The government has announced another rise in prescription costs for medicines dispensed on the NHS in England, from £8.80 to £9 as of April 1 this year.

The cost will rise by 20p for each individual medicine prescribed, and charges for wigs and fabric supports will also be increased in line with inflation.

The rise comes in support of the 2015 spending review, in which the government committed to support the Five Year Forward View with £10 billion investment in real terms by 2020 to 2021 to fund frontline NHS services.

However, critics argue that the system is unfair as prescription charges were abolished in Wales in 2007, Northern Ireland in 2010 and Scotland in 2011, but around 10 percent of patients in England are still expected to pay for their medicines.

“The consequences of the relentless rise in prescription charges are well-known. If you can’t afford your medicines, you become more ill, which leads to poor health and expensive and unnecessary hospital admissions," said chair of the RPS English Board Sandra Gidley.

“Every day pharmacists are asked by patients who are unable to afford all the items their prescription which ones they could 'do without'. Patients shouldn't have to make choices which involve rationing their medicines. No-one should be faced with a financial barrier to getting the medicines they need.”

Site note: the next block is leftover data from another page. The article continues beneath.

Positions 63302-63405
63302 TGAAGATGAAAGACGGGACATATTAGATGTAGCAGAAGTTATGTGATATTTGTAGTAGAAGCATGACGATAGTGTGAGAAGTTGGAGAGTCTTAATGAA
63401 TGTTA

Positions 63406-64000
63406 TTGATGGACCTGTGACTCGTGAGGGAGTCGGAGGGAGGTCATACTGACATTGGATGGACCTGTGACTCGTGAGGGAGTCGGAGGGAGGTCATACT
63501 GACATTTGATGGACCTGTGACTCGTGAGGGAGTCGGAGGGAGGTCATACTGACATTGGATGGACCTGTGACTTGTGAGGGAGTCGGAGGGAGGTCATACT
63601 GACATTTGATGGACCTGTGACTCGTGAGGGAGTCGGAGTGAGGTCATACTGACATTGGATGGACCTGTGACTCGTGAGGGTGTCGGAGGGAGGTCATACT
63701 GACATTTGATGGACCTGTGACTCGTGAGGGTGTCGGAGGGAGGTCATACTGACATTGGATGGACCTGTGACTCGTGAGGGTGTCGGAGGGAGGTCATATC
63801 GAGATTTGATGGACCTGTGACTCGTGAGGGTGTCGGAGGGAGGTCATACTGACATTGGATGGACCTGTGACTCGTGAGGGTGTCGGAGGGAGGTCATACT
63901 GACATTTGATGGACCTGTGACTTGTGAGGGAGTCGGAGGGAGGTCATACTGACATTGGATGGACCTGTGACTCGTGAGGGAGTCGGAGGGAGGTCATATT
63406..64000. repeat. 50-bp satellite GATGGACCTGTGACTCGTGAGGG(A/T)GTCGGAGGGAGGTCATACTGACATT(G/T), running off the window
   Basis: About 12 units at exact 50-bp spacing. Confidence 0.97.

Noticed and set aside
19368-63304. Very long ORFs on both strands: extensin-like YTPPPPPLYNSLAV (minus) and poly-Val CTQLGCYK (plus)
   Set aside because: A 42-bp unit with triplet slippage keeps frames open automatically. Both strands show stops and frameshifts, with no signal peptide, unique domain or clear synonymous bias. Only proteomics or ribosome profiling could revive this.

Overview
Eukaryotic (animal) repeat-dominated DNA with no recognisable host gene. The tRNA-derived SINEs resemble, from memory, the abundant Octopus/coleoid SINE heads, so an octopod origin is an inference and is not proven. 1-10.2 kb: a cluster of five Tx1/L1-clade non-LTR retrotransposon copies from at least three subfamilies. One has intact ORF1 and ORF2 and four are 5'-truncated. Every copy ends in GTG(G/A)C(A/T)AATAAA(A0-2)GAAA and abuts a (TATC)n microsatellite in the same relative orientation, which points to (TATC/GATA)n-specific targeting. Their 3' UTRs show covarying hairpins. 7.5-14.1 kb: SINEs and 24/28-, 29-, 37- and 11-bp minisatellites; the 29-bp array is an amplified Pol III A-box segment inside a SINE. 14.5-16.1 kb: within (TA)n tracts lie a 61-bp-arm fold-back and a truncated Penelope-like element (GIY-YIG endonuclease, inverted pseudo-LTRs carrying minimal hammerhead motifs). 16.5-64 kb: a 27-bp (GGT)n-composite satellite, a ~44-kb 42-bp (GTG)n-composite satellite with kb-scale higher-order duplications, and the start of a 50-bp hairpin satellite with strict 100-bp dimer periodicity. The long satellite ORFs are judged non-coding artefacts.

The cost of the prescription prepayment certificates (PPC) for those most in need, however, will stay frozen for another year, with the three month PPC remaining at £29.10 and the cost of the annual PPC staying at £104.

Gidley continued, “Prescriptions are free in Scotland, Wales and Northern Ireland. It would be much simpler to have free prescriptions in England too, because then no-one would have to worry about payment decisions affecting their health.”